Lesser Known Facts About World War II

Lesser Known Facts About World War II

By Khalid Elhassan
Lesser Known Facts About World War II

World War II, the greatest conflict in human history, was fought on a massive scale that boggles the imagination, with over 100 million combatants directly engaged in fighting that spanned the globe. The war’s seemingly insatiable maw chewed out and spat out victims by the hundreds of millions, including up to 70 million soldiers and civilians dead, and many times that number wounded. It was an event chock full of fascinating details, but because of its sheer scale, many such details have slipped through the cracks of common knowledge, and for most people, they are little known today. Following are twenty such fascinating but lesser known WWII details.

Fu-go balloon firebomb. Pintrest

20. The Japanese Plan to Burn the American Northwest

Late in the war, the Japanese launched the Fu-Go (“Code Fu”) weapon: hydrogen balloons carrying 70 pounds of explosives or incendiaries. Planners calculated that when released in Japan, the jet stream would carry the balloons over the Pacific Ocean until they reached North America, where their bombs would drop on cities, forests, and farms. The planners’ dearest hope was that the balloon-borne bombs would ignite devastating wildfires in the heavily forested Pacific Northwest, wreak havoc, and cause widespread panic. The technology was brilliant in its utilization of cheap materials to launch a simple device capable of reaching an enemy’s homeland, thousands of miles away. The Fu-Go fire balloons were technically the first weapons ever with an intercontinental range. In that respect, they preceded both the American B-36 Peacemaker bomber and the Soviet R-7 intercontinental ballistic missile.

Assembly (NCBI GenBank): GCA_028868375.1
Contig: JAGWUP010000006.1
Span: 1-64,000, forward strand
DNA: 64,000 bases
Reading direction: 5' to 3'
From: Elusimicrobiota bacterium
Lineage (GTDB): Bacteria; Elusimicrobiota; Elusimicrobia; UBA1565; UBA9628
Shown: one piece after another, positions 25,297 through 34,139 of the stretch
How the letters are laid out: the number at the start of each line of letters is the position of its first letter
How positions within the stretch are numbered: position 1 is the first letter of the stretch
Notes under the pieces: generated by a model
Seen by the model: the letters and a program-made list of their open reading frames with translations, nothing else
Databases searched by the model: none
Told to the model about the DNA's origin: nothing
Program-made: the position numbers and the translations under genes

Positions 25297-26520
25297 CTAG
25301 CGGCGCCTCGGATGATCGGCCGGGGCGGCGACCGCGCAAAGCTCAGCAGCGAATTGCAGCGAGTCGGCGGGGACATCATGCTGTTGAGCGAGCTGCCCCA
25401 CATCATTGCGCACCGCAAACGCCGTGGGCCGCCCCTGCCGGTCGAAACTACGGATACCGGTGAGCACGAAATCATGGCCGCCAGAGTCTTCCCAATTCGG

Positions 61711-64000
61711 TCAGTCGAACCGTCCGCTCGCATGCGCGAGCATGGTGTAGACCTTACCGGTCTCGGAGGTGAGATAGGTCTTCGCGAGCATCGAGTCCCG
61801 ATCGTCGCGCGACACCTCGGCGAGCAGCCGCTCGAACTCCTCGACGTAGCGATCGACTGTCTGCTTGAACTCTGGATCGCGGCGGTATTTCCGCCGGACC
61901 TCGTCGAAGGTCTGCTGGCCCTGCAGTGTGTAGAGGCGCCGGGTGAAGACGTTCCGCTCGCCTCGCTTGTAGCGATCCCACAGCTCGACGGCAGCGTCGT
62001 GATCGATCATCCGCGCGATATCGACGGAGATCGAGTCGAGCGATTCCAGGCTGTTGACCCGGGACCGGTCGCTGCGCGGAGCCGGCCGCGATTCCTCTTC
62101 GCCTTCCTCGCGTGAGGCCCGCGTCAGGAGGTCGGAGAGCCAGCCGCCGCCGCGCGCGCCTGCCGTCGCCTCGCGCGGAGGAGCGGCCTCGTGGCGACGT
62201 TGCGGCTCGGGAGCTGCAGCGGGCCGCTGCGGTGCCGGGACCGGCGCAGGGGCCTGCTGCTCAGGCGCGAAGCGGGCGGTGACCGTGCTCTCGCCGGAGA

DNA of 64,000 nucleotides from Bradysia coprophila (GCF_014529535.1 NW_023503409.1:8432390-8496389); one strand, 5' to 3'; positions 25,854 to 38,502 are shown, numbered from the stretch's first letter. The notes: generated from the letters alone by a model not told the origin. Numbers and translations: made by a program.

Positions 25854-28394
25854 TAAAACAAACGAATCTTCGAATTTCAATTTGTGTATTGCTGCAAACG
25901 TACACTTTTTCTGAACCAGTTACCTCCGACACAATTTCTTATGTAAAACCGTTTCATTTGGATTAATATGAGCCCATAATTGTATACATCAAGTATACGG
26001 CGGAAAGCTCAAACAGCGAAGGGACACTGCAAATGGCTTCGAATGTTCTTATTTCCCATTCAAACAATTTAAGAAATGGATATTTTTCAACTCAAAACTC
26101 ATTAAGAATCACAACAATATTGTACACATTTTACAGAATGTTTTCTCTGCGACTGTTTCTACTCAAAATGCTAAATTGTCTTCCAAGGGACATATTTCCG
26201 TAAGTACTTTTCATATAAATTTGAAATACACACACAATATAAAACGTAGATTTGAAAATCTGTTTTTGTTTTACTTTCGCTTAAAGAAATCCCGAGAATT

The Fu-go balloon firebomb attack on North America. National Geographic

The first Fu-Go was released on November 3rd, 1944, followed by 9300 more in subsequent months. Planners calculated that about 10% of them would make it across the Pacific to North America. Within days, the first balloon was found floating near Los Angeles, and soon, others were found as far away as Wyoming and Montana. To avoid a panic, authorities in the US and Canada imposed a news blackout on the fire balloons. That kept civilians from panicking, and also kept the Japanese in the dark about the impact of their campaign. The greatest hoped-for effect, the sparking of massive wildfires in the forested Pacific Northwest, never materialized because unusually heavy rains kept the forest too damp to ignite. Between that and the news blackout, the Japanese eventually concluded that the Fu-Gu campaign had been a complete flop, so they gave up and abandoned it in April of 1945.